A computer in my head

LIFE SCIENCE: John Cradden, a possible candidate for cochlear implant surgery, contemplates how medical science could shape the future of human development

IT’S INTRIGUING, if slightly unnerving to think I could find myself at the vanguard of human enhancement technologies sometime after the next year or so.

That’s one of the things I learned as I walked around the TCD Science Gallery’s current show, Human+ , an exhibition of artistic interpretations of how high technology could mediate the future of the human race.

One of the questions being explored at the show is whether we are moving into a future where, rather than focusing on rehabilitating or repairing those with sensory loss or permanent disabilities, healthy humans could choose to have invasive surgical implants to “enhance” themselves or their senses.

It’s a debate that has been running in medical, educational and sporting circles for some time, and is getting more murky and complicated as technology advances.

Richard Reilly, professor of neural engineering at UCD and one of the curators of the exhibition, says that technology has an important role in maximising the abilities of people with disabilities, so “these individuals tend to be on the frontline with regard to testing of new devices”, such as cochlear or retinal implants.

Cochlear implants are nothing new, of course. Routine cochlear implantations began in the 1970s and since then have helped restore some hearing in more than 120,000 deaf people worldwide.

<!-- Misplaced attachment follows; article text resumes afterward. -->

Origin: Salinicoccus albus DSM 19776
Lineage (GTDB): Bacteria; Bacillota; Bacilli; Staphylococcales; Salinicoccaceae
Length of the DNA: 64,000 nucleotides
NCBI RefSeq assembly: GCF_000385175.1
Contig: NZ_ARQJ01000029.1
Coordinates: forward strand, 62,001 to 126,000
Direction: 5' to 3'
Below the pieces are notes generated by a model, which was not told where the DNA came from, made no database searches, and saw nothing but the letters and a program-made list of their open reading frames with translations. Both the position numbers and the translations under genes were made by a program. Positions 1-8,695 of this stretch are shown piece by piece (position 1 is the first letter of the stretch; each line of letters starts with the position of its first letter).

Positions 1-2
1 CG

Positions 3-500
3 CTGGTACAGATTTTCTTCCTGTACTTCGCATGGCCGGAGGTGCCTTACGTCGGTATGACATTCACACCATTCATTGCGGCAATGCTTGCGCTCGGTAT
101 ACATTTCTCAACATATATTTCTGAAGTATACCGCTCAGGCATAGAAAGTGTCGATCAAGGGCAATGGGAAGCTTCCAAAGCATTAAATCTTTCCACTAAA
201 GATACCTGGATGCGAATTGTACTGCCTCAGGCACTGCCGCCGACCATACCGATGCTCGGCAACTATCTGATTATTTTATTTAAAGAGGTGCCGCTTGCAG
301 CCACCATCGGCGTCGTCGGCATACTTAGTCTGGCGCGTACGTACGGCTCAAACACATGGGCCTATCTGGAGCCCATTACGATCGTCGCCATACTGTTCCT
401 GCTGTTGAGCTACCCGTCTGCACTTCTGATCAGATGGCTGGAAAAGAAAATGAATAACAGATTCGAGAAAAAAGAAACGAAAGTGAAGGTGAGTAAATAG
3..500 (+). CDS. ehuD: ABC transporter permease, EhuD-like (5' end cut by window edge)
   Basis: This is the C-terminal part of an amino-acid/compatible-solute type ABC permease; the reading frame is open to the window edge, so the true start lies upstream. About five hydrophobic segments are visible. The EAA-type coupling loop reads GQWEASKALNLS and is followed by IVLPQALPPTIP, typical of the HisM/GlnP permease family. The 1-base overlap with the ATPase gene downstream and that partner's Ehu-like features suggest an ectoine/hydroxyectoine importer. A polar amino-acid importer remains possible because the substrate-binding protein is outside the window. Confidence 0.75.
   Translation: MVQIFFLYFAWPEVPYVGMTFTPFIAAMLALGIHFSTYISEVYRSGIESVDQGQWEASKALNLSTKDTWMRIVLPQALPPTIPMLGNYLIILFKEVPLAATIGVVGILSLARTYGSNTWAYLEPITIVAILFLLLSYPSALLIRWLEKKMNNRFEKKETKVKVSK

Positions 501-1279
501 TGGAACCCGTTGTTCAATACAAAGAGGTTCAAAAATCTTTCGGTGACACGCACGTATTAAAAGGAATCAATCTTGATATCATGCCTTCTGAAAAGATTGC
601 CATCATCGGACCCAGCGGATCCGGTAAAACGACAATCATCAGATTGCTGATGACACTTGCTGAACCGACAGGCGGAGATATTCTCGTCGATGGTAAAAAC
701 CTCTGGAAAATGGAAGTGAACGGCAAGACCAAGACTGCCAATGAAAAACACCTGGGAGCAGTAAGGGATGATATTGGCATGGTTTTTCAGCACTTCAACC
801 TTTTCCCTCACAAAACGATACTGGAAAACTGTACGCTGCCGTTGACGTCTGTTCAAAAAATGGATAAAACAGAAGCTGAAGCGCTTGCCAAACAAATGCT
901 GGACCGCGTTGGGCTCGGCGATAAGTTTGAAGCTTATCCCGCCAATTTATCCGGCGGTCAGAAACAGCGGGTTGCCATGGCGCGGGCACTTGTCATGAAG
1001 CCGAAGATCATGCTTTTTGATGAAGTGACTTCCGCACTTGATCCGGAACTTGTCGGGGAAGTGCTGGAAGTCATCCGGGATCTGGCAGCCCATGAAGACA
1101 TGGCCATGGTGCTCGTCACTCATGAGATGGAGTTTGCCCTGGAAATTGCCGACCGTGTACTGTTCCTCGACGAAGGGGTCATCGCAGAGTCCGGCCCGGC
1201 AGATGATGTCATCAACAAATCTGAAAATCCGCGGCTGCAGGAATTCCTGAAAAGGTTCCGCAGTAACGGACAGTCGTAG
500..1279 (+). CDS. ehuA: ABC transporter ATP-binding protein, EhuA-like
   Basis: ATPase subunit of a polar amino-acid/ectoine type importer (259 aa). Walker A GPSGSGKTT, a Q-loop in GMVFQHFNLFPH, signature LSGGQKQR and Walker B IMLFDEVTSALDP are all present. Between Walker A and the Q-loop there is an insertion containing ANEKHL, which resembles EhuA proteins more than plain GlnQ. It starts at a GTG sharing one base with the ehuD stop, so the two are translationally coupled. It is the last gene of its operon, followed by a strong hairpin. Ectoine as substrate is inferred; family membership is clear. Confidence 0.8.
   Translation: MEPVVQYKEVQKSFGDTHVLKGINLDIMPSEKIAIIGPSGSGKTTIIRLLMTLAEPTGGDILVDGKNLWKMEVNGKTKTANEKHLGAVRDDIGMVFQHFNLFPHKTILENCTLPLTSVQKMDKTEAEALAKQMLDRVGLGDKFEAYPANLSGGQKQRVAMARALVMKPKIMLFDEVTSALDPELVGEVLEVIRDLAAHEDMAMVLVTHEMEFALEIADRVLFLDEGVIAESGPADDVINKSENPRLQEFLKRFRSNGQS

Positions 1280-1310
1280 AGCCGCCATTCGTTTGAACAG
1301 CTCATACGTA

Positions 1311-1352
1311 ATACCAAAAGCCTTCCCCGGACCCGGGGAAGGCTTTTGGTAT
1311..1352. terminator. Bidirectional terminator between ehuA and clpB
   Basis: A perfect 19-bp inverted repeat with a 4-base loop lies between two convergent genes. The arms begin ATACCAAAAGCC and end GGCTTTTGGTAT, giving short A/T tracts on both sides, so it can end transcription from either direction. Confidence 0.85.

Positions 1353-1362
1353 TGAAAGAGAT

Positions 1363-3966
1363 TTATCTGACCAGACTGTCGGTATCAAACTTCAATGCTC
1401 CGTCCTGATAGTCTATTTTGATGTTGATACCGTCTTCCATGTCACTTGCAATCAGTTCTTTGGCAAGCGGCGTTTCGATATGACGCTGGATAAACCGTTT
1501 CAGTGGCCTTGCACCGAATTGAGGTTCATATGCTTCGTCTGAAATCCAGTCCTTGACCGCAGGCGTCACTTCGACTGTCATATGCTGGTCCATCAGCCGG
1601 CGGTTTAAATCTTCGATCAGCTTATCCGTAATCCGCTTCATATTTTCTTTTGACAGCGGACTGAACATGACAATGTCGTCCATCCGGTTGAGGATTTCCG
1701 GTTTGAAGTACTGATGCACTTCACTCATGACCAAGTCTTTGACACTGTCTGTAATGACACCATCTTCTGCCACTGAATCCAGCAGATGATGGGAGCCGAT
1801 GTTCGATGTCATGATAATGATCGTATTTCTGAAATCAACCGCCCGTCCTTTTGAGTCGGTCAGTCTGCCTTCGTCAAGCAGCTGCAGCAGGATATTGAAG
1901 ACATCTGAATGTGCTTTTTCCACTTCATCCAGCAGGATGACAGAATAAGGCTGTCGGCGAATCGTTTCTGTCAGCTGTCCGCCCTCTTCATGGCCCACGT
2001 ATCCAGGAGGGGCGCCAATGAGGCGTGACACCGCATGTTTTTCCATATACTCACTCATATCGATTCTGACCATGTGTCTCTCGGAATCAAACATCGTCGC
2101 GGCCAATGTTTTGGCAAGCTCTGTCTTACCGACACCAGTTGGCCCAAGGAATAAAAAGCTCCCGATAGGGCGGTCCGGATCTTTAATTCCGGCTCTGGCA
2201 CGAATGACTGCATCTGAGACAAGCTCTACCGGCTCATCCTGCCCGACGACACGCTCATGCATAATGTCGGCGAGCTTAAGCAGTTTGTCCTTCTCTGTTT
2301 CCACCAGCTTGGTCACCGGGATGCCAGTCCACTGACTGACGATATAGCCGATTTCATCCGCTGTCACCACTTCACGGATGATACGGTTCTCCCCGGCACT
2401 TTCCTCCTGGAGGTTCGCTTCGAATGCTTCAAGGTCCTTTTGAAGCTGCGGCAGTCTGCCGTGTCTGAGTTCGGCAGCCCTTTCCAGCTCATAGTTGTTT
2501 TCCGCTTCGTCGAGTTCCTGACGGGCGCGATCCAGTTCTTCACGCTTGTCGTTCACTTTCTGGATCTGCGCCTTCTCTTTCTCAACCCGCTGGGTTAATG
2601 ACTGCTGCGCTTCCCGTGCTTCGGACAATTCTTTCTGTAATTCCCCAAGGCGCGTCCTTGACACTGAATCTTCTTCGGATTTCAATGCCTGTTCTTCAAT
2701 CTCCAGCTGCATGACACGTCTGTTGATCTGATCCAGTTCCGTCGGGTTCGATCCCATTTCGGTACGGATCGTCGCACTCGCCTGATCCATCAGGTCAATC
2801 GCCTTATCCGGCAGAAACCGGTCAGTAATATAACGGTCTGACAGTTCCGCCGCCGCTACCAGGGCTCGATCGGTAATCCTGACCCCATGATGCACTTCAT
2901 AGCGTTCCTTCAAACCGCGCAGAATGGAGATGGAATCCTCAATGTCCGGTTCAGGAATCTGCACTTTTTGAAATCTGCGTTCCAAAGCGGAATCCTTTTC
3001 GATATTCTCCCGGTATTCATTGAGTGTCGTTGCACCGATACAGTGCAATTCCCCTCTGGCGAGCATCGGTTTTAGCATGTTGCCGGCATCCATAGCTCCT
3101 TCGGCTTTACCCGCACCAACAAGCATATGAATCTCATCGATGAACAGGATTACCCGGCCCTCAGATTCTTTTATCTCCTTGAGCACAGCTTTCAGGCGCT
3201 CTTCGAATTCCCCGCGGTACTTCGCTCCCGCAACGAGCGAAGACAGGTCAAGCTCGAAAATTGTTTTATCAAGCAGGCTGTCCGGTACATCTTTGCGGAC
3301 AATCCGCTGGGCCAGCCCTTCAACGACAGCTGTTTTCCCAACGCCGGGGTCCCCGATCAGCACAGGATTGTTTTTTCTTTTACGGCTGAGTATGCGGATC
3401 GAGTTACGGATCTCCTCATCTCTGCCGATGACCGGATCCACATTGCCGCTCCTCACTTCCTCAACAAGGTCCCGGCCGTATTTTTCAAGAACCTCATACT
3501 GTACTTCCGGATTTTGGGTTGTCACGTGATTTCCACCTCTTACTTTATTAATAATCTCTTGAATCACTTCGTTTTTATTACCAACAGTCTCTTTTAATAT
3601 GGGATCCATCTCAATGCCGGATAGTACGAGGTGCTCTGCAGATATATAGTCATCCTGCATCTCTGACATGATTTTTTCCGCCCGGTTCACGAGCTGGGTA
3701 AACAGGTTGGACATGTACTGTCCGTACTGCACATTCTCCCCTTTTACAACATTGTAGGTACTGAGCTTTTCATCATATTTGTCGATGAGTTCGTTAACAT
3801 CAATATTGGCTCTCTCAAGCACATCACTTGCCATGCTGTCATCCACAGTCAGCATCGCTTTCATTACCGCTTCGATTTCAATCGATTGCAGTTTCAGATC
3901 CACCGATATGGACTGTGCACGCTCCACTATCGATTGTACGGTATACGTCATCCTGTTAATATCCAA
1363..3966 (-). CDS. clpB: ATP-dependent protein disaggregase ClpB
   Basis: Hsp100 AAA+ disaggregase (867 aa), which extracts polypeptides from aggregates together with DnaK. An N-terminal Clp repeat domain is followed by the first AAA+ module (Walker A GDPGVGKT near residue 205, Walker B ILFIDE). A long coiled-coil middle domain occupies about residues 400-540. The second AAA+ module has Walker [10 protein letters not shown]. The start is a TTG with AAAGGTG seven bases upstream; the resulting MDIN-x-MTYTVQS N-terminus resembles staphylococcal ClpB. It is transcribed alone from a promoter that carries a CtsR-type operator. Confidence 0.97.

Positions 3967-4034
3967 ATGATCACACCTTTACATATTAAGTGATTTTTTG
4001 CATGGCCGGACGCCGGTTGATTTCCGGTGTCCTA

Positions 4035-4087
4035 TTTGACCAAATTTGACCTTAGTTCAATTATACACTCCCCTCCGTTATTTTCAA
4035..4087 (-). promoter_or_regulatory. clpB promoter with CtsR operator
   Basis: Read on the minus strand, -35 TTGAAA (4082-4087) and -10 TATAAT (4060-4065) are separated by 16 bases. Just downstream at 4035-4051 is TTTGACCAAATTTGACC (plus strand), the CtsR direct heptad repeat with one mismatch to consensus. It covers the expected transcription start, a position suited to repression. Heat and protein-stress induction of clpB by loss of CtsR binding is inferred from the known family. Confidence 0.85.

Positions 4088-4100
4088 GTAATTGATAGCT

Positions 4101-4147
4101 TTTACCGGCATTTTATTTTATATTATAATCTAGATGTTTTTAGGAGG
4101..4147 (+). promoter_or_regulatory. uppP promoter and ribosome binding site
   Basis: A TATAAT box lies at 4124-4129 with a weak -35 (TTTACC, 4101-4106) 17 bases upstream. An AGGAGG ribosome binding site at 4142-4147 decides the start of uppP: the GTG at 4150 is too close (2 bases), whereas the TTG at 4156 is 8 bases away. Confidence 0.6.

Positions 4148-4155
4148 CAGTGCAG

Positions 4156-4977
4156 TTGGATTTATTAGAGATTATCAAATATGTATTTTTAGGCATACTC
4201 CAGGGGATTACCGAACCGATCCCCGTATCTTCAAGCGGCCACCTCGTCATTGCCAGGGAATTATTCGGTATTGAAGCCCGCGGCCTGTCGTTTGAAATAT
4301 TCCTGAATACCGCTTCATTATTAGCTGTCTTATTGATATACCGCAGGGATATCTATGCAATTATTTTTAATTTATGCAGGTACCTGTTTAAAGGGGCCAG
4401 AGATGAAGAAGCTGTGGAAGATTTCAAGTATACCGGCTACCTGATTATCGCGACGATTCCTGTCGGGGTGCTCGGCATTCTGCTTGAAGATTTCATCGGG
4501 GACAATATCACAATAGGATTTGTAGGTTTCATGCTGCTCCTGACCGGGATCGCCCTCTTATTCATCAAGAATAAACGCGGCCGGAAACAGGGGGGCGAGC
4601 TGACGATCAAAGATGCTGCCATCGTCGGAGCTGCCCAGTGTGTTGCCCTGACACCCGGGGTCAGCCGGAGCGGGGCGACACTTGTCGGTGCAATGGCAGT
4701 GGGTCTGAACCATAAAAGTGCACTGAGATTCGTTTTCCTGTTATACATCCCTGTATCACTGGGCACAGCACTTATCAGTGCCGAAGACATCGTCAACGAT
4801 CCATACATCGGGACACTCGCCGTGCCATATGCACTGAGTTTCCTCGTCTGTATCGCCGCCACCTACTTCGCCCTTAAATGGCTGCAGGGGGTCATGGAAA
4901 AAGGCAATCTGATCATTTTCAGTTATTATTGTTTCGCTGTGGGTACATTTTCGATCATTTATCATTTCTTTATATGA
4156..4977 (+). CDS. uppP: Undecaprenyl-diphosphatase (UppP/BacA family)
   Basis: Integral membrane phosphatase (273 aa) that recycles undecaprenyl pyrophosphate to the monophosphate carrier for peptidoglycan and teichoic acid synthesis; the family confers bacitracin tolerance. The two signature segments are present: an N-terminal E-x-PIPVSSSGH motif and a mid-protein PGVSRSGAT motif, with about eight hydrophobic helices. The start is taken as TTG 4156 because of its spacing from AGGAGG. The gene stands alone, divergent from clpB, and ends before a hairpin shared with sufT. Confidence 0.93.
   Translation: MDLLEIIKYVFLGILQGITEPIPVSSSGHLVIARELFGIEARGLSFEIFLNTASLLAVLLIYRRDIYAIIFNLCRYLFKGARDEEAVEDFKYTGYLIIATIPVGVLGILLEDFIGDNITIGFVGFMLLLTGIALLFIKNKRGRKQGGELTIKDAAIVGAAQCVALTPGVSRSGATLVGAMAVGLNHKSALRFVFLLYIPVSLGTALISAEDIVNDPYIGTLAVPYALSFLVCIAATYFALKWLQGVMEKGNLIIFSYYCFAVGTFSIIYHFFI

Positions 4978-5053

But while the technology has steadily improved over the years, thanks in no small part to the input of implantees, it still has some way to go before engineers will be able to replicate the quality of normal hearing.

My own hearing is broken and needs a repair. It has progressively deteriorated over the past couple of years, to the point where my hearing aids are no longer much use. So I’m currently being assessed for a cochlear implant.

But as the day approaches when cochlear implant surgeons at Beaumont hospital may be drilling out bits of my skull to insert what is essentially a computer in my head, all this cyborg-type stuff is getting quite close to the bone.

It’s reassuring that some of the most comforting insights into the subject of cochlear implants emanate from a man who has implants himself, in both ears.

In his first book Rebuilt: How Becoming Part-Computer Made Me More Human, science writer Michael Chorost tells the story of his journey from going completely deaf to being implanted with cochlear implants, and how this changed his life for the better.

“For me, the process of having to learn to hear all over again was like having a fresh start in life,” Chorost said in an online web chat. “It prompted me to re-examine the kind of life I had and the kind of life I wanted. A reboot, if you will.”

Now based in Washington DC and regularly contributing to publications such as Wired, Washington Post and MIT’s Technology Review , Chorost writes and speaks about cutting-edge science and technology research with the clarity and eloquence of a classical science writer, but he also threads in personal narratives to draw you in that bit more.